And the lyrics that are made and sent into the world become a place for others to rest within. For hours after a college boyfriend, the first guy I really fell hard for, left to return to the country he was from, I lay on my bed listening to the same song on repeat for hours. It was a Sundays song called “When I’m Thinking About You.” I remember my dorm room and where my bed was positioned by the window. I remember feeling that I had never loved like this before, fearing I would miss him so much my heart would surely break open inside my chest. There were many tears: so many verses and so many choruses worth. I found comfort in the repetition of the same lyrics over and over again. I listened and I cried and by the time I turned the cd player off hours later, I felt better, even if my heart was still broken.


Lyrics become a way of organizing our experiences in life, a place to store our suffering and our solace. The spectacle of karaoke feels less about nostalgia or the desire to be the center of attention than it feels like confession. Singing in unison, the resonating feeling of these words that everyone knows. I, too, have felt this way. Like communion, me too.



“I hate a song that makes you think you are not any good. I hate a song that makes you think that you are just born to lose. Bound to lose. No good to nobody. No good for nothing. Because you are too old or too young or too fat or too slim. Too ugly or too this or too that. Songs that run you down or poke fun at you on account of your bad luck or hard traveling. I’m out to fight those songs to my very last breath of air and my last drop of blood. I am out to sing songs that will prove to you that this is your world and that if it has hit you pretty hard and knocked you for a dozen loops, no matter what color, what size you are, how you are built, I am out to sing the songs that make you take pride in yourself and in your work. And the songs that I sing are made up for the most part by all sorts of folks just about like you.”

—Woody Guthrie



Several friends have spoken with me about the songs that saved them. These songs held words they needed to hear during dark times. And somehow the fact that the song existed provided a shelter. These lyrics, a place for solidarity and witness. These lyrics, a kiva, where a voice reaches out of the speaker to our waiting bodies, mouths, hearts, skin as these parts of us echo back a simple reply, yes.


One of my favorite songs is Stephen Foster’s “Hard Times, Come Again No More.” The first time I heard it, I was in my early twenties and these three young men, handsome and brilliant musicians, were coming through town on a Woody Guthrie Tribute tour. They played this song in harmony on guitars and accordion and it broke something open in me.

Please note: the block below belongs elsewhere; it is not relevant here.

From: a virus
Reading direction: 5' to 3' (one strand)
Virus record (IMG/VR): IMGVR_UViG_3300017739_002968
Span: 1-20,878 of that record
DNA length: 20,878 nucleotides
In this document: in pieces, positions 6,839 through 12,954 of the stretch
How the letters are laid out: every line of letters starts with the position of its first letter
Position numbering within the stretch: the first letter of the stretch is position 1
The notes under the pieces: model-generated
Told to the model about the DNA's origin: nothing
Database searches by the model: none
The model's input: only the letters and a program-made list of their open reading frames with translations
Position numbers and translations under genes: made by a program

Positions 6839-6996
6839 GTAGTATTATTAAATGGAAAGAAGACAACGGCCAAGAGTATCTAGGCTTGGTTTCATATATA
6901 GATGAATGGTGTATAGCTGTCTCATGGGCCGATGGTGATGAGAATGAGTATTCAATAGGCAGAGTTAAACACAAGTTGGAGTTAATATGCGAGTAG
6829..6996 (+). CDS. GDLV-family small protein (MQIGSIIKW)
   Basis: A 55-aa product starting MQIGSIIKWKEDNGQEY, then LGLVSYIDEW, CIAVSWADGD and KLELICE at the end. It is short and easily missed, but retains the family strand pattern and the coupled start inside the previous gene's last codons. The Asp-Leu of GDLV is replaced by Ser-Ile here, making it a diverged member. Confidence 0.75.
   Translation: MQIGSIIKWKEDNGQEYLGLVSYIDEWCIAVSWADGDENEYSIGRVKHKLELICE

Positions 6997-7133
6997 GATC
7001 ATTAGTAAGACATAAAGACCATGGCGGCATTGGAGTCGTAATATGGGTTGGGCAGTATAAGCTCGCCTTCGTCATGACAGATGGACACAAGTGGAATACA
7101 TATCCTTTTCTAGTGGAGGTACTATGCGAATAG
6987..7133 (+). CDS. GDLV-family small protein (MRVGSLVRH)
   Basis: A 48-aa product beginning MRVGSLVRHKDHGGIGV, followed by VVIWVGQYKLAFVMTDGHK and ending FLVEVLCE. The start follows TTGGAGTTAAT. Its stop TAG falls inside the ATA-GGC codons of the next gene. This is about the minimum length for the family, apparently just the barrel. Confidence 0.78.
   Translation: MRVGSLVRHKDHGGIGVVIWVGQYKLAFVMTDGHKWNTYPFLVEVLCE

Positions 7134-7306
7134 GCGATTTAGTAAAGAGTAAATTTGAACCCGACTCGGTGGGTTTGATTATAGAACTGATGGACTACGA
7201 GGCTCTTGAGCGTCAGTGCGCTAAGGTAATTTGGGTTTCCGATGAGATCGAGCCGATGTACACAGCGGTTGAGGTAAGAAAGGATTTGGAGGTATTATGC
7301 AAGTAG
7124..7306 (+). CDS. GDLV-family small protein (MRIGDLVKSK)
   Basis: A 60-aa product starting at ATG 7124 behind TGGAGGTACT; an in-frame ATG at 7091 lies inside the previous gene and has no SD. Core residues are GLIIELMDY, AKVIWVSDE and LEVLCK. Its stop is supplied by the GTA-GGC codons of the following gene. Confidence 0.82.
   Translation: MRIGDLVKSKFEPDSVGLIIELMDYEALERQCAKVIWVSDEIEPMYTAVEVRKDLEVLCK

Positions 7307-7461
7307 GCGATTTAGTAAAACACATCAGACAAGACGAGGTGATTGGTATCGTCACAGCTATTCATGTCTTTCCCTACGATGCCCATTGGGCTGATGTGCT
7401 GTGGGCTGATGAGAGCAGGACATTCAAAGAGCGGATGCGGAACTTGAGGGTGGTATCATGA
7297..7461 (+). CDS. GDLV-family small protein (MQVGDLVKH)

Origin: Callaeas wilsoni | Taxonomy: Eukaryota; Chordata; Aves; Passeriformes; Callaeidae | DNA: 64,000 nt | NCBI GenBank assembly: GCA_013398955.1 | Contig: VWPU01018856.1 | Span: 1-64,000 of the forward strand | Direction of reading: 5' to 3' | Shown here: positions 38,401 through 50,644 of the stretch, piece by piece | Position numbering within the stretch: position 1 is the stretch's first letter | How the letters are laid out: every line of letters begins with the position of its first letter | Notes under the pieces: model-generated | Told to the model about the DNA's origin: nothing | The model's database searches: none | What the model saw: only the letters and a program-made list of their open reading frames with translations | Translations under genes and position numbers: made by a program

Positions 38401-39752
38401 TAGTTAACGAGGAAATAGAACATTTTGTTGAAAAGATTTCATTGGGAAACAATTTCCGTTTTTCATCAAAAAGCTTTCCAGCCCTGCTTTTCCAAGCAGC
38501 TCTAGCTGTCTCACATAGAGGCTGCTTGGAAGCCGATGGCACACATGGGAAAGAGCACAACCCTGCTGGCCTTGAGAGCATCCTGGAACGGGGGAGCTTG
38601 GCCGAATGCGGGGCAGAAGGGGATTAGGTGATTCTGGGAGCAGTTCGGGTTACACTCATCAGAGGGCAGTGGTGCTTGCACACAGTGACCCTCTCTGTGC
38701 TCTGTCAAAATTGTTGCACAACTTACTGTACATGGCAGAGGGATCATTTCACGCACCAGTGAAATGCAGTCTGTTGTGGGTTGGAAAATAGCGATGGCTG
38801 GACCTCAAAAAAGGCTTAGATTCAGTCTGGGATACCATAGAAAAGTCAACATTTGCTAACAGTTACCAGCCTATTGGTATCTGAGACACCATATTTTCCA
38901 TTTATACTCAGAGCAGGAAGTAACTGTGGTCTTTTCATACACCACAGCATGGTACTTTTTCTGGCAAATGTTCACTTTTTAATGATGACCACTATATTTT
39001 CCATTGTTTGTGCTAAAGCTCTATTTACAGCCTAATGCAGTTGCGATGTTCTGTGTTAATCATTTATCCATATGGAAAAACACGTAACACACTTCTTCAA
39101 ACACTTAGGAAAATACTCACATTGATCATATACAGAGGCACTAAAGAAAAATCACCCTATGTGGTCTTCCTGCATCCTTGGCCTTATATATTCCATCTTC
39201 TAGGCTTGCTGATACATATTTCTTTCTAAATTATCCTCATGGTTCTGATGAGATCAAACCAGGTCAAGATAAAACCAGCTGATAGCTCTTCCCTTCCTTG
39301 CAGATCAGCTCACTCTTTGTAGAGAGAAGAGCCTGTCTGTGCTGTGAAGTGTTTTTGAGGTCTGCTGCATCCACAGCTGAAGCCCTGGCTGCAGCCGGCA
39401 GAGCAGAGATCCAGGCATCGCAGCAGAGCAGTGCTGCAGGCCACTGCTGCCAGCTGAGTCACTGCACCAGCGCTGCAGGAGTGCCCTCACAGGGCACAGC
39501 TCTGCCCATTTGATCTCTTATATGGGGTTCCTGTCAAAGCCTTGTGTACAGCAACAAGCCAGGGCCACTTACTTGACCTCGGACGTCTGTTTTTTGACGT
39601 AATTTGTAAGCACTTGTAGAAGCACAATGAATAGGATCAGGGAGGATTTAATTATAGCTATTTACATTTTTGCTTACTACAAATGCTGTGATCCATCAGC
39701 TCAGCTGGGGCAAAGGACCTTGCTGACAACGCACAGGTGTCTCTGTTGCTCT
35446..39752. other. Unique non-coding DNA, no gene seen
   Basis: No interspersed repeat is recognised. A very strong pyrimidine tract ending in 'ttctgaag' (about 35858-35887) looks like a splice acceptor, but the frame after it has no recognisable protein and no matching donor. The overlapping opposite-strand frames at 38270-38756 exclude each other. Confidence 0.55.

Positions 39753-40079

Foster wrote the song about people living in deep poverty and deep despair, something I knew  nothing about at the time, something I know a little more about now but not in the way the people he is writing about knew it. And yet, I could hear myself in the chorus. Hard Times, Come Again No More. I feel a sort of yearning in this song and a feeling that the song itself beckons a wish, that in singing the song loud enough, often enough, we could somehow stave away suffering. A hope. An impossibility. When I play the song now, I experience it as a remembrance and a tribute, an acknowledgement of the pain and suffering that is an inevitable part of being human.


Researcher Brené Brown talks about how: “When you ask people about love, they tell you about heartbreak, when you ask them about belonging, they tell you their most excruciating experiences of being excluded. When you ask people about connection, the stories they tell you are about disconnection.” It makes sense then that for many of us the songs that resonate most are the ones that reveal that aching aspect of being human: having loved and lost, having reached out and been turned away, and the hope we hold for a future when things will turn out in a way that meets our needs and desires.


Lyrics feed us. Because we require constant attention and ever-present opening. Because we cannot do it alone. Because we have lived through heartache and heartbreak and have to learn what it means to stand again. Because we must uncover our hands once more from atop our hearts. Because if you needed me, I would come to you. Because there is no other way. Because this fuel, this fire, this field, this flood; this avalanche, this arc, this arch, this aspen; this meeting, this movement, this martyr, this made; this sacrifice, this sepulcher, this sergeant, this soot; this tandem, this tangent, this target, this tongue; this blanket, this buckle, this banter, this bare. Because in singing and seeking, we come to know each other better and we come to know ourselves.


I sing because I’m grateful for having been sung to. And I sing because it is when I am singing that I feel most alive. And I sing because no matter how hard my day has been, no matter how uncertain the road ahead is, no matter the current state of things, I need to be reminded of the beauty that can be found curled up inside a long held note and the calm of the silence in between one sound and another. Songs are of us and for us. They are of our making and they are how we are made.





Filed under weekly words


1strum \ˈstrəm\  noun : an act, instance, or sound of strumming

2strum \ˈstrəm\ verb strummed  strum·ming

transitive verb 1.  a : to brush the fingers over the strings of (a musical instrument) in playing <strum a guitar>; b: to play (music) on a stringed instrument <strum a tune>           2. : to cause to sound vibrantly <winds strummed the rigging — H. A. Chippendale>

intransitive verb